Planet of the Apes
“Planet of the Apes” may turn out to be the “Bonnie and Clyde” of 1968.
Many film critics, after giving the picture an unfavorable review, are beginning to have second thoughts about it.
Richard Schickel, of Life magazine, said in a recent retraction: “I should have trusted my instincts, stood up and proclaimed my affectionate regard for the thing right off.”
Schickel, after much soul searching, finally admitted that “Planet of the Apes” was the best American movie that he had seen so far this year.
I agree with his final appraisal of the picture, but I can fully understand why “Planet of the Apes” turned a lot of critics off.
After all, anything starring Charlton Heston and Roddy McDowell can’t be all good. And much of the dialog IS atrocious. The first part of the picture seems to use lines left over from an old war movie, while the second part appears to have borrowed its dialog from a vintage Western.
And it’s also true that much of its so-called humor falls completely flat. In fact, it could even be argued, as many have, that the premise of the film is too thin to successfully sustain a full-length motion picture.
But all these valid objections, and many more, melt away when the movie is seen. “Planet of the Apes” turns out to be a surprisingly good flick, and I think the term “flick” is the best way to describe the picture.
It is neither a pretentious “film,” nor is it an arty movie. It is the kind of production that Hollywood used to turn out before it was intimidated by foreign film-makers: the acting is broad, the humor is heavy, the theme is laid on the line, and there are enough chase scenes to fill three movies.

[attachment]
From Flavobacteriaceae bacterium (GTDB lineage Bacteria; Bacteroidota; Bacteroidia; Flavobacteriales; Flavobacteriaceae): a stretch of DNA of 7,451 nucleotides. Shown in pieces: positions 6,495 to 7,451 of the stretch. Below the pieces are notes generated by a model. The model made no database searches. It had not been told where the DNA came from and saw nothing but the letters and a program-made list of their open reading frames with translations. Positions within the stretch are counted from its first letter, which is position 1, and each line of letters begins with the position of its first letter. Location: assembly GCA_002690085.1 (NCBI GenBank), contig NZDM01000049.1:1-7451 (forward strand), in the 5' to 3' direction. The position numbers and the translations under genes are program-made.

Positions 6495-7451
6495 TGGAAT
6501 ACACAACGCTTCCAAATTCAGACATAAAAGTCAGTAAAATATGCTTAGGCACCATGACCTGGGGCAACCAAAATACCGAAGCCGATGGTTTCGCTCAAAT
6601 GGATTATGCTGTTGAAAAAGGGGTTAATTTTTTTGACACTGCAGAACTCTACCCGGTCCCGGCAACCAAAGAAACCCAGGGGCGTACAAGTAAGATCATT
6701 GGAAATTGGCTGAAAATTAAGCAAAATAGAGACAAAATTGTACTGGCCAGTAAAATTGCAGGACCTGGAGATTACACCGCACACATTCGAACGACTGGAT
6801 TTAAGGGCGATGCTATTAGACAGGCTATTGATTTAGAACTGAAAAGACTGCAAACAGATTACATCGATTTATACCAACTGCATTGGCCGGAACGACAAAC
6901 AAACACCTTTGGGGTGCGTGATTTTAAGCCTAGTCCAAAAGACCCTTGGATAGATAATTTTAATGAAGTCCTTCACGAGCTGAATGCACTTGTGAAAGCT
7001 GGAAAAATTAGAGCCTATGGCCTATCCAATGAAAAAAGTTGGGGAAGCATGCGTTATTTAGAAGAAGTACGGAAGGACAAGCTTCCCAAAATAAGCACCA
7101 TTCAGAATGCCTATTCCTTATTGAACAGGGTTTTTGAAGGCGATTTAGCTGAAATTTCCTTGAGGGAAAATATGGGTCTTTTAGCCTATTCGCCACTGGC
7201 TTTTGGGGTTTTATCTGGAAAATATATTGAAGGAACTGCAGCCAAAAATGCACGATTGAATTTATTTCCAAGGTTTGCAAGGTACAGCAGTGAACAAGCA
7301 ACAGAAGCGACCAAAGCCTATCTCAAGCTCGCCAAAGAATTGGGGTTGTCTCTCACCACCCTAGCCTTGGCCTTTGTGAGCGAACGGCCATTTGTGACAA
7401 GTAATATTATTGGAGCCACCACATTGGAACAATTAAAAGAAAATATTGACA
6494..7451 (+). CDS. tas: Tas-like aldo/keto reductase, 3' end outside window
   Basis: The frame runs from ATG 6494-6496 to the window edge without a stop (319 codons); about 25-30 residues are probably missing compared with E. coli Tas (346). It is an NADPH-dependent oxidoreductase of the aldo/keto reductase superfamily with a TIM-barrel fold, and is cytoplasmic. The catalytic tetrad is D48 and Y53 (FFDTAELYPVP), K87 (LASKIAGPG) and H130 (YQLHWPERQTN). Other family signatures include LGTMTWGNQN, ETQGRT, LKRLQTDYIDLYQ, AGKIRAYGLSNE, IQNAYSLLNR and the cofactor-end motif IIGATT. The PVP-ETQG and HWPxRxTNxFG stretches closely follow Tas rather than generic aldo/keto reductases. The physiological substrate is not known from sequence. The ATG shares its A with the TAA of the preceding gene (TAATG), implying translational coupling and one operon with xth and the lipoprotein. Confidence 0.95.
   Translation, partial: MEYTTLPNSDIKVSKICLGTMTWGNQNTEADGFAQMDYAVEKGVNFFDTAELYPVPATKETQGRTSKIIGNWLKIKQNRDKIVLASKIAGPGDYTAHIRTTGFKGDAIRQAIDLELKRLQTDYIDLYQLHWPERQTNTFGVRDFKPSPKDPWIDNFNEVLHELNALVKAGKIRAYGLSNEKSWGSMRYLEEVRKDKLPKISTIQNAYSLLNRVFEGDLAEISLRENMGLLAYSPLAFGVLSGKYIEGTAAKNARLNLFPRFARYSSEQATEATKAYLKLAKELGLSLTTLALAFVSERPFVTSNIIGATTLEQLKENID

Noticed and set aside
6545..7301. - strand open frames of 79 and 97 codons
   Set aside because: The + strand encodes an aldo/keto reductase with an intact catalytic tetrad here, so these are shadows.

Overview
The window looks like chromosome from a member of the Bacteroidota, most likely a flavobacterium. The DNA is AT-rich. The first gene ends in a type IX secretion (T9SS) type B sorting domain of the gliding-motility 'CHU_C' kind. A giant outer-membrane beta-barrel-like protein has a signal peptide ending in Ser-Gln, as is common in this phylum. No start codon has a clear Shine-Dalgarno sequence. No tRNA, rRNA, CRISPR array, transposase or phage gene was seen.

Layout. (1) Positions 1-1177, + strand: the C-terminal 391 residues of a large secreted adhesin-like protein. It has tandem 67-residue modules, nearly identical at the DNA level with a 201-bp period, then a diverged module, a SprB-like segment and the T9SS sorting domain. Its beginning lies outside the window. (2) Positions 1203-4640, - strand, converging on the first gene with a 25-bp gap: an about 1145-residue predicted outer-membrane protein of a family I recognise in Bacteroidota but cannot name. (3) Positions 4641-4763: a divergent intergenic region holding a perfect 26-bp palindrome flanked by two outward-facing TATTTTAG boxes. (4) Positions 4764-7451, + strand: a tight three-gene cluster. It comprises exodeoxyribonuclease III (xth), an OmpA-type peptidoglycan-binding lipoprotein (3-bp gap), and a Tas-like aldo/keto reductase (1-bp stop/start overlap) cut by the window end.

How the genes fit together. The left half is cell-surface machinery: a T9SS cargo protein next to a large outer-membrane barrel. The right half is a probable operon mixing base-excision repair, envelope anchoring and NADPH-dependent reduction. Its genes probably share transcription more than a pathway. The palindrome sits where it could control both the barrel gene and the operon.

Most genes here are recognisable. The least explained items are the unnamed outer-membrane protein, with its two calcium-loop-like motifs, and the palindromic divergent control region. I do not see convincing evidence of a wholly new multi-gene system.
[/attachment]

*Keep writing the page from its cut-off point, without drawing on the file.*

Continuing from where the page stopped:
But the final result of all this is a thoroughly enjoyable picture that will probably satisfy anyone who goes to see it. In this day and age of dull, but “meaningful” films, it is no small accomplishment to produce an enjoyable flick.
This is not to say, however, that the picture lacks thematic significance. On the contrary, it gives us a more profound view of our society than almost any movie made in recent times.
Interestingly enough, “Planet of the Apes” takes up where “2001” leaves off—that is, the picture begins, rather than ends, with American astronauts reaching a strange planet.
Like some of the astronauts in “2001” they have traveled in a state of suspended animation in order to survive the 18 month voyage. However, because of a time warp, they have actually been asleep for two thousand years.
After a long trek across a wilderness (the only dull episode in the movie) they come upon a group of semi-wild humans foraging for food in a cornfield.
If you’ve ever seen a field of jackrabbits rounded up and slaughtered, you are familiar with what happens next. Only this time the slaughter is seen through the eyes of the animals.
From this point on, the audience is forced to look at the world in a new way. One suddenly realizes that the Apes are really us. Their society of the future is our society today.
One is forced to see (perhaps for the first time) what it means to be considered an inferior race, what it means to be persecuted because one is different, what it means to be humiliated and tortured by the “elite” members of society.
The real shock of seeing “Planet of the Apes” comes when one realizes that it isn’t science fiction after all. For example, in the movie, the Apes look upon a male human with disgust. They call him a “man” and castrate him if he doesn’t behave.
The picture also demonstrates how such attitudes of superiority come about, and how they are sustained by religion, law, science and armed force. In many ways, “Planet of the Apes” is nothing less than a comprehensive condemnation of the entire present-day civilized world.
On the surface, the picture is merely an enjoyable flick, but at heart it is a serious film—and a pretty damn good one at that!